A letter home

Colaiste Bhride, Carnew

R.M.S. Carpathia

April 15th, 1912

Mother,

How do I start? The Titanic, the “unsinkable” ship that you got me the ticket for, now lies at the bottom of the Atlantic. I was so excited about seeing where Arthur and father studied, the College of the City of New York, where no female students are permitted and going to the metropolitan museum of art in Manhattanville. But now, I am on the top deck of the RMS Carpathia, freezing cold, drinking soup. I am one of the lucky 700 odd survivors. I must explain to you this ghastly accident. I was lounging around in my suite when at approximately 10:30 pm I felt the gargantuas ship shudder. I became rather alarmed and briskly stepped outside into the hallway. I stopped one of the stewards and questioned him regarding the shudder. The steward quickly calmed me by explaining that the ships engines had been temporarily shut off so I returned to my suite and attempted to rest. I was then abruptly awoken by an obnoxious knock on my door and someone requesting for me to put on my life vest and to dress warmly. I naturally became extremely anxious and did what I was told. I pulled out my finest, warmest coat and then proceeded to find, and tie on my life vest. I then vivaciously marched  into the hallway. Everybody was frightfully distressed. The people in the hallway were making their way to the top deck, so I followed. During this time I noticed the ship was slightly tilted but I ignored this observation and continued to walk up to the deck. It was when I reached it that I realized that we were in profound danger. Stewards were helping the first class women and children into lifeboats. I was absolutely freezing, I thought that I may have been in danger of getting hypothermia. I made my way to a boat and was escorted into it by a crew member. After a small wait, some other ladies and their children boarded the boat and we were finally lowered into the eerily serene ocean. At this moment anxiety was strong amongst the passengers. The ship’s tip was now beginning to submerge into the icy water. When we finally hit the water and detached from the boat, we rowed a far distance between us and the sinking ship. Shortly after, the ship violently submerged 180° into the deep, gloomy water. People began to jump off the ship, into the ocean. There was mass hysteria. The screaming and pleading from the water was terrifying. Some life boats went back to pick up some survivors, as the boats were not even halfway full! However we did not, for fear of getting swamped. Eventually, the screams quieted. We sat there, heartbroken, aghast, too stunned for words, let alone movement. Finally, our rescuers arrived.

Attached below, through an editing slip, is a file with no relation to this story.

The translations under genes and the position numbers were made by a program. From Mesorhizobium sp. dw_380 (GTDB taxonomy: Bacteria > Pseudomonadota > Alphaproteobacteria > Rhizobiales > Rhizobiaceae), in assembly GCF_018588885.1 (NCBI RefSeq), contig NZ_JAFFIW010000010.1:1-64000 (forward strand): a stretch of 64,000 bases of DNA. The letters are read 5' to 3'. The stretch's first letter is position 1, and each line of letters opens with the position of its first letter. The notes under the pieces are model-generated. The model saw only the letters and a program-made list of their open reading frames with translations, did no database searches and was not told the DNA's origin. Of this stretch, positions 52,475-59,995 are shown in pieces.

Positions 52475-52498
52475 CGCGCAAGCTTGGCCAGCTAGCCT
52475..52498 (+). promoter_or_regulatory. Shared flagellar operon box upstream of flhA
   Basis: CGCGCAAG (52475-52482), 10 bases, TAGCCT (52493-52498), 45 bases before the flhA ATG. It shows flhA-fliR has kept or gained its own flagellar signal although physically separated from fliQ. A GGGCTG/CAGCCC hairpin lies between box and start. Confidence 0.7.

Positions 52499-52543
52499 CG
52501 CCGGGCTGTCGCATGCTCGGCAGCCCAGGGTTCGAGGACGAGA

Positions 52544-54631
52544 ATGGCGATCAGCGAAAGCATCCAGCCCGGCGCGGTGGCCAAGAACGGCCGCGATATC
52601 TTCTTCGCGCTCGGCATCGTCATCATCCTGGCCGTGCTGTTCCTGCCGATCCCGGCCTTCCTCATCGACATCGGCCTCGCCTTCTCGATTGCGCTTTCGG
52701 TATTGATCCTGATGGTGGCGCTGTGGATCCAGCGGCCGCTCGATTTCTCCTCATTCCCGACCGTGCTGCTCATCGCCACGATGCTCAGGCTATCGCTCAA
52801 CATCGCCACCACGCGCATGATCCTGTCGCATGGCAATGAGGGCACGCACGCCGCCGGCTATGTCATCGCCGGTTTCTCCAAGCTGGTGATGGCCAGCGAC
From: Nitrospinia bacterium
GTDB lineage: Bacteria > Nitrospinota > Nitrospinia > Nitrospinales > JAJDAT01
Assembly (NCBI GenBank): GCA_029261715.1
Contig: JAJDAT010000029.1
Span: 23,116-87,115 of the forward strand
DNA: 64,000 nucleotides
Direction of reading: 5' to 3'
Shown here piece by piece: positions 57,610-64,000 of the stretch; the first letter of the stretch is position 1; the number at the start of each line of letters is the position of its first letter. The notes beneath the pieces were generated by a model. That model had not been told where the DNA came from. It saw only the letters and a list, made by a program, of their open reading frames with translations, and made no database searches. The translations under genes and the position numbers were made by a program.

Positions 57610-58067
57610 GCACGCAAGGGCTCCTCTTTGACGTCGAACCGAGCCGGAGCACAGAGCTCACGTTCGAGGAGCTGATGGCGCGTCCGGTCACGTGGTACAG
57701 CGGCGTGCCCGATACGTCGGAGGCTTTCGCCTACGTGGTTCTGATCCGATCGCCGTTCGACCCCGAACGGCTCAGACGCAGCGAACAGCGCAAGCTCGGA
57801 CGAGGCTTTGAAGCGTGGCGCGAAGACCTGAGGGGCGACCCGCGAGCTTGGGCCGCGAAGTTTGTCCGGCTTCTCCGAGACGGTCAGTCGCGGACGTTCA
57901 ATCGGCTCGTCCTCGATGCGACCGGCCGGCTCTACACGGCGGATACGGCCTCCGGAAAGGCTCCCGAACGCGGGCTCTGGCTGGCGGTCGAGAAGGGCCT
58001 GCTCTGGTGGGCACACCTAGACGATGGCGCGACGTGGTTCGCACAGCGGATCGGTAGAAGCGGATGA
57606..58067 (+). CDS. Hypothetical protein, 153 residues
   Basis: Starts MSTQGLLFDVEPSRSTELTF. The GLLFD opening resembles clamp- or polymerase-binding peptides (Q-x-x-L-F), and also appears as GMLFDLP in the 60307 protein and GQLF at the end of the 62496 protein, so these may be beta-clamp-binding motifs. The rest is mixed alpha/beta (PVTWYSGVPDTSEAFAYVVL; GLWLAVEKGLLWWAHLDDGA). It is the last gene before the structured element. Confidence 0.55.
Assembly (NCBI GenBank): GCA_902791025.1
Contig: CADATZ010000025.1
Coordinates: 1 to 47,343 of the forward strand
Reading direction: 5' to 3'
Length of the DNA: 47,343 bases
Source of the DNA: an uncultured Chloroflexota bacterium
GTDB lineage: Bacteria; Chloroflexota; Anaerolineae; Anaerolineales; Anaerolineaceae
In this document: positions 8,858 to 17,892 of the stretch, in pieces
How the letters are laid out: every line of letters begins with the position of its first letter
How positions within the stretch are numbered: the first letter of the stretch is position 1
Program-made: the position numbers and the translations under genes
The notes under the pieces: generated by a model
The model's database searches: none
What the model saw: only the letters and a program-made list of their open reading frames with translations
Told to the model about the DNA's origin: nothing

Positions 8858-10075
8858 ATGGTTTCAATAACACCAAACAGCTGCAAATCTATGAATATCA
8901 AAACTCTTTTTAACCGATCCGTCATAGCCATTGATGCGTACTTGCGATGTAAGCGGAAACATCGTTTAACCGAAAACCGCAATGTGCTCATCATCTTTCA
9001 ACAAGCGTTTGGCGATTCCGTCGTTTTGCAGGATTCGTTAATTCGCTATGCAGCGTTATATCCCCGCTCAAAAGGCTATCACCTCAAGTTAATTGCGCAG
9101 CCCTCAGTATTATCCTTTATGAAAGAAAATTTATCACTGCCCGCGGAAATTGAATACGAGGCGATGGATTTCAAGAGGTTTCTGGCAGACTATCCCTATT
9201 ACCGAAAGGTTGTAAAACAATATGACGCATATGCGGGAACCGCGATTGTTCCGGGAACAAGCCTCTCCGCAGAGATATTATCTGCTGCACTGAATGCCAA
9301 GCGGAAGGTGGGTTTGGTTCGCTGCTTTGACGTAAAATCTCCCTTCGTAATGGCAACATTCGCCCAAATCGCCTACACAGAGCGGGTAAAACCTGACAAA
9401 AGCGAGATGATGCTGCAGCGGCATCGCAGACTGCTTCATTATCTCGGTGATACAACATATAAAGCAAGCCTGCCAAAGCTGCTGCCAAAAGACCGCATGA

We are now safe and close to New York.

Please write to me once you receive this letter.

Love,  Alice.